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carving. Below the citadel stood a palace, of gold for the greatest part, decorated with precious stones, and whose value might be esteemed at one third of the world itself. The statues of all the provinces were arranged in order, each with a small bell suspended from its neck; and“such was the contrivance of art magic, that if the province rebelled against Rome, the statue turned round to that quarter of the heavens, the bell rang, the prophet of the Capitol reported the prodigy, and the senate was admonished of the impending danger.” A second example of less importance, though of equal absurdity, may be drawn from the two marble horses, led by two naked youths, which have since been transported from the baths of Constantine to the Quirinal hill. The groundless application of the names of Phidias and Praxiteles may perhaps be excused; but these Grecian sculptors should not have been removed above four hundred years from the age of Pericles to that of Tiberius: they should not have been transformed into two philosophers or magicians, whose nakedness was the symbol of truth or knowledge, who revealed to the emperor his most secret actions; and, after refusing all pecuniary recompense, solicited the honor of leaving this eternal monument of themselves. Thus awake to the power of magic, the Romans were insensible to the beauties of art: no more than five statues were visible to the eyes of Poggius; and of the multitudes which chance or design had buried under the ruins, the resurrection was fortunately delayed till a safer and more enlightened age. The Nile, which now adorns the Vatican, had been explored by some laborers, in digging a vineyard near the temple, or convent, of the Minerva; but the impatient proprietor, who was tormented by some visits of curiosity, restored the unprofitable marble to its former grave. The discovery of a statue of Pompey, ten feet in length, was the occasion of a lawsuit. It had been found under a partition wall: the equitable judge had pronounced that the head should be separated from the body to satisfy the claim of the contiguous owners; and the sentence would have been executed, if the intercession of a cardinal, and the liberality of a pope, had not rescued the Roman hero from the hands of his barbarous countrymen.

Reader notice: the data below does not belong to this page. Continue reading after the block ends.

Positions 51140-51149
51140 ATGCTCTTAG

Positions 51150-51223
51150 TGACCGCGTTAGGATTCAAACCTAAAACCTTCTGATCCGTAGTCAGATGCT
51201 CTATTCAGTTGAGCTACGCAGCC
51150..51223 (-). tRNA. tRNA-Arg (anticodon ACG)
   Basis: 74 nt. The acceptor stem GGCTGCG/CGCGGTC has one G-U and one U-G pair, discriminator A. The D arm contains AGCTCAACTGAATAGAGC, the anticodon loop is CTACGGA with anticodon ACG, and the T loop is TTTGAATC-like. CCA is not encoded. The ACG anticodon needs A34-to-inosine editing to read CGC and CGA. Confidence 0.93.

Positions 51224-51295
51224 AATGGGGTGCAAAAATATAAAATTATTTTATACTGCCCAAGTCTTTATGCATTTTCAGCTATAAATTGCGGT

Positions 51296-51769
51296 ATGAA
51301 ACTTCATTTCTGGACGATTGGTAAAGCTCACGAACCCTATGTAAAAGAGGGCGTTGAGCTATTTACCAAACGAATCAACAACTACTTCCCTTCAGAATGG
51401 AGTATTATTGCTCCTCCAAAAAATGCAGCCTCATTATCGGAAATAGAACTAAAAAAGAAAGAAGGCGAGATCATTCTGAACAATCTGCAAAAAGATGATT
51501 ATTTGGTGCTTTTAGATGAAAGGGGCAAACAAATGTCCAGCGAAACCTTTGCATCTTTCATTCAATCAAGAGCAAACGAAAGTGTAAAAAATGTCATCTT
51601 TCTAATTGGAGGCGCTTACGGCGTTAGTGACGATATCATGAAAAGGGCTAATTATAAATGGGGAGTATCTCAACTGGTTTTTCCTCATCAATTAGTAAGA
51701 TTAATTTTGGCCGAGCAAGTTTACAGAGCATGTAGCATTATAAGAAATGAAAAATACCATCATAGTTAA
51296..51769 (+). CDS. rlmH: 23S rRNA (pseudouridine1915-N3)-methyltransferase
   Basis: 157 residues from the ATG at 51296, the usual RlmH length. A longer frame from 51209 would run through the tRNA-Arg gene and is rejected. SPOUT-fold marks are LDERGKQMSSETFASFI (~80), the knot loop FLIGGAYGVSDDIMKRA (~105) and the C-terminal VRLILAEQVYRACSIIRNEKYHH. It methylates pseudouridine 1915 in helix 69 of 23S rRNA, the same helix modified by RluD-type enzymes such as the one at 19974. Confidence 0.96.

But the clouds of barbarism were gradually dispelled; and the peaceful authority of Martin the Fifth and his successors